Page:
Monday, November 14, 2011
Fragile protections for privacy could undermine legal framework for gay rights some day
Law professor Jonathan Turley at George Washington University has a piece on p B3 of the Sunday Washington Post, “Are you being watched? It’s your fault.”
He starts with a GPS case before the Supreme Court, and is critical of the public for frittering away the right to privacy – both to surveillance devices, and on the Internet. He mentions the fact that the government has the physical capability to use heat sensors to track movements of people within buildings and homes. The Supreme Court had ruled only 5-4 that this could not be done in a warrantless fashion back in 2001.
The thermal imaging or infrared tracking might be relevant to the way gay rights used to be argued – on privacy grounds. I think I had heard of the imaging technology as far back as 1993, about the time the military ban was getting debated, and the issue “privacy” – and whether it exists in a practical sense off base for military members, and in a broader sense for civilians – would remain a dependable legal buttress. Libertarian ideas had been predicated on it. Conceivably, if the government really did have the right to use imaging behind walls (in either civilian or military contexts), some of the logic in Lawrence v. Texas could unwind. It’s not a pretty sight.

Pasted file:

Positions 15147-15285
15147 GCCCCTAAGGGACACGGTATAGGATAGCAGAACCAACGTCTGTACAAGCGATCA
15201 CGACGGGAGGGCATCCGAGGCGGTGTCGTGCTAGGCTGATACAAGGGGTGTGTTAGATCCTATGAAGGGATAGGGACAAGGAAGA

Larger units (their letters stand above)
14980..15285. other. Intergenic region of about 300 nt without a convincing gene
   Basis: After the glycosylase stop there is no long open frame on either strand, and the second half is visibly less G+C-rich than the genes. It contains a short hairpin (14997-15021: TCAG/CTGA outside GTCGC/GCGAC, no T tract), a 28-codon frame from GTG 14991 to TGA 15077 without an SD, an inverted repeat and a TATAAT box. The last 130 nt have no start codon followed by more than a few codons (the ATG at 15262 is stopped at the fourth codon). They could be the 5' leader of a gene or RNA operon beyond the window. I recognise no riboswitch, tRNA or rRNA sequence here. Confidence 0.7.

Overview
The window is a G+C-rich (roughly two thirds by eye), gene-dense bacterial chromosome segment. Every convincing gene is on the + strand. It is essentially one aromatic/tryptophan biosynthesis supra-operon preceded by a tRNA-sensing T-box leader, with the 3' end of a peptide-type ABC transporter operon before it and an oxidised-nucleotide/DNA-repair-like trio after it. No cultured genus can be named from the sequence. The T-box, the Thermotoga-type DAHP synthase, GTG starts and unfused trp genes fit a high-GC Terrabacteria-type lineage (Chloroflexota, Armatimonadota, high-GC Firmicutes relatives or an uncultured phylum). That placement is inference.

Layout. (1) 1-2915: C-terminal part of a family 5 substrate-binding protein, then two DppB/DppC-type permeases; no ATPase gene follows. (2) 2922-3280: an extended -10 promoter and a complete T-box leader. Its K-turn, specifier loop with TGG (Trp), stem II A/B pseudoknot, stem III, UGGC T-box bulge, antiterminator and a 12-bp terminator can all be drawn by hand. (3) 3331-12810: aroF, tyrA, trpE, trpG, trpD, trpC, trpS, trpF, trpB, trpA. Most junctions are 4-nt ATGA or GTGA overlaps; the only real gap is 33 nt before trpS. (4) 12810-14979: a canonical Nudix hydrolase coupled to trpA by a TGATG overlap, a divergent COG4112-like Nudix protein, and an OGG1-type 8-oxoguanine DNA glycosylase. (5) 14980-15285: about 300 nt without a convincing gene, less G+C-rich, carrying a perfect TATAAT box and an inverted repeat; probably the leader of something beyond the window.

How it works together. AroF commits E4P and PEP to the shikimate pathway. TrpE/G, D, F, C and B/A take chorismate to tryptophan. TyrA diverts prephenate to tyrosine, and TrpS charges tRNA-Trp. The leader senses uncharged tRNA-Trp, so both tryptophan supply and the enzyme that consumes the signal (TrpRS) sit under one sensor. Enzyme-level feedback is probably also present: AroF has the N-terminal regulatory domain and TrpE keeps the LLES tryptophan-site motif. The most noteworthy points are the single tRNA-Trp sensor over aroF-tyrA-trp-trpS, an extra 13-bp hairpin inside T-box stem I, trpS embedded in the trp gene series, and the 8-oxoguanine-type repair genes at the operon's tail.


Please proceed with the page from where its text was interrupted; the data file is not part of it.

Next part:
The debate over gay equality has moved out of the old-fashioned privacy area into more general theories about the value of diversity, and the importance of equality on an individual level.
It's curious, to me at least, that some people see interdependence on others as a kind of right, because it's necessary for society to sustain itself. Within any social unit -- the family -- complementarity, and some sort of local "inequality" -- becomes necessary. And within a social unit, by definition, there is less privacy.
And now we wonder how committed we are to both equality and privacy on a global scale, where everyone is looked at as an individual.
The link is here.